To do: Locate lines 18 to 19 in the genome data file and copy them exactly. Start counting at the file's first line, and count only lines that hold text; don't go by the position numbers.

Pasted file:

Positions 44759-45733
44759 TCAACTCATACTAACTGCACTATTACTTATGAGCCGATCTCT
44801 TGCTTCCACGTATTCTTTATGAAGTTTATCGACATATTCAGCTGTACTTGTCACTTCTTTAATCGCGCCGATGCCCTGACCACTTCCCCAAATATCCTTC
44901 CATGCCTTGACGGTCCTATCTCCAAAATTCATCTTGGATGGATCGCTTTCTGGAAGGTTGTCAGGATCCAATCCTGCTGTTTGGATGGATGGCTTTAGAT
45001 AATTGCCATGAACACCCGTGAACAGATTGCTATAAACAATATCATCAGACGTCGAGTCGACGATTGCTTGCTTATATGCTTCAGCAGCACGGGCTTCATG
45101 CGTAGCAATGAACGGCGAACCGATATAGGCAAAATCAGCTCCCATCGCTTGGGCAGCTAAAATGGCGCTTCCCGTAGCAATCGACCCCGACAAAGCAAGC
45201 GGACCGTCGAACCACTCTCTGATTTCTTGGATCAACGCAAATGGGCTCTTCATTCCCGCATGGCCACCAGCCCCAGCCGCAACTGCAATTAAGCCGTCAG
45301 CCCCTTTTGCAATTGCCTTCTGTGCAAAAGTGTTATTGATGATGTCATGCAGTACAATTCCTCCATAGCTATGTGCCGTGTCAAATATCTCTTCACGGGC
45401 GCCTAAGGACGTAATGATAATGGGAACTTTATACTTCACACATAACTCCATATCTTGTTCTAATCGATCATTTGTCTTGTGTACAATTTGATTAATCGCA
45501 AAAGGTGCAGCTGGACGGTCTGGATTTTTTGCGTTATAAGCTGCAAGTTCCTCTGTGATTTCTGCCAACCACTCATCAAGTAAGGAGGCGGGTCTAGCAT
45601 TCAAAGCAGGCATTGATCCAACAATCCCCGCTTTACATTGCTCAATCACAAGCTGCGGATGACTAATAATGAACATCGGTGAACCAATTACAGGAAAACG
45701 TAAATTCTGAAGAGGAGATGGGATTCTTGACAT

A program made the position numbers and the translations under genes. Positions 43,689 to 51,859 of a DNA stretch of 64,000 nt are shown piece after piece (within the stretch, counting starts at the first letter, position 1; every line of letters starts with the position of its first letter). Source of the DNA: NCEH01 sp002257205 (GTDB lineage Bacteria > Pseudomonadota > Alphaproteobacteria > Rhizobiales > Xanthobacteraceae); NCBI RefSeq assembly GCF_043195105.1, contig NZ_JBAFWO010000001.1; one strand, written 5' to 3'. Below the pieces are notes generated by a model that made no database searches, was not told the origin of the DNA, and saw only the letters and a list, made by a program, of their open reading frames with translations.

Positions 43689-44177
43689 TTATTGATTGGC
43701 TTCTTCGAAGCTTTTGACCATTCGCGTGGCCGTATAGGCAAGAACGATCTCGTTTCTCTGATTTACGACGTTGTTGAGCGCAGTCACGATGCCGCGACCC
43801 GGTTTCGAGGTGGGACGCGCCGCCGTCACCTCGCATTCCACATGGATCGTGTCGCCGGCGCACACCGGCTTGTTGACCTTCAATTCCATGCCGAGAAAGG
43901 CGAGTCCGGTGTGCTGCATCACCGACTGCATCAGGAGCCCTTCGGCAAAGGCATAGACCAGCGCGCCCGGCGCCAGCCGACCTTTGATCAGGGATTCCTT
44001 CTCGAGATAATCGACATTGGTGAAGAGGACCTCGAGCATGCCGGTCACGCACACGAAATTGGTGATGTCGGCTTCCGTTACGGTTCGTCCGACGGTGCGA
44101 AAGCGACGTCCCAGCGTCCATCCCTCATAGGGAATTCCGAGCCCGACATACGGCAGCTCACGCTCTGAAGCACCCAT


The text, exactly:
43901 CGAGTCCGGTGTGCTGCATCACCGACTGCATCAGGAGCCCTTCGGCAAAGGCATAGACCAGCGCGCCCGGCGCCAGCCGACCTTTGATCAGGGATTCCTT
44001 CTCGAGATAATCGACATTGGTGAAGAGGACCTCGAGCATGCCGGTCACGCACACGAAATTGGTGATGTCGGCTTCCGTTACGGTTCGTCCGACGGTGCGA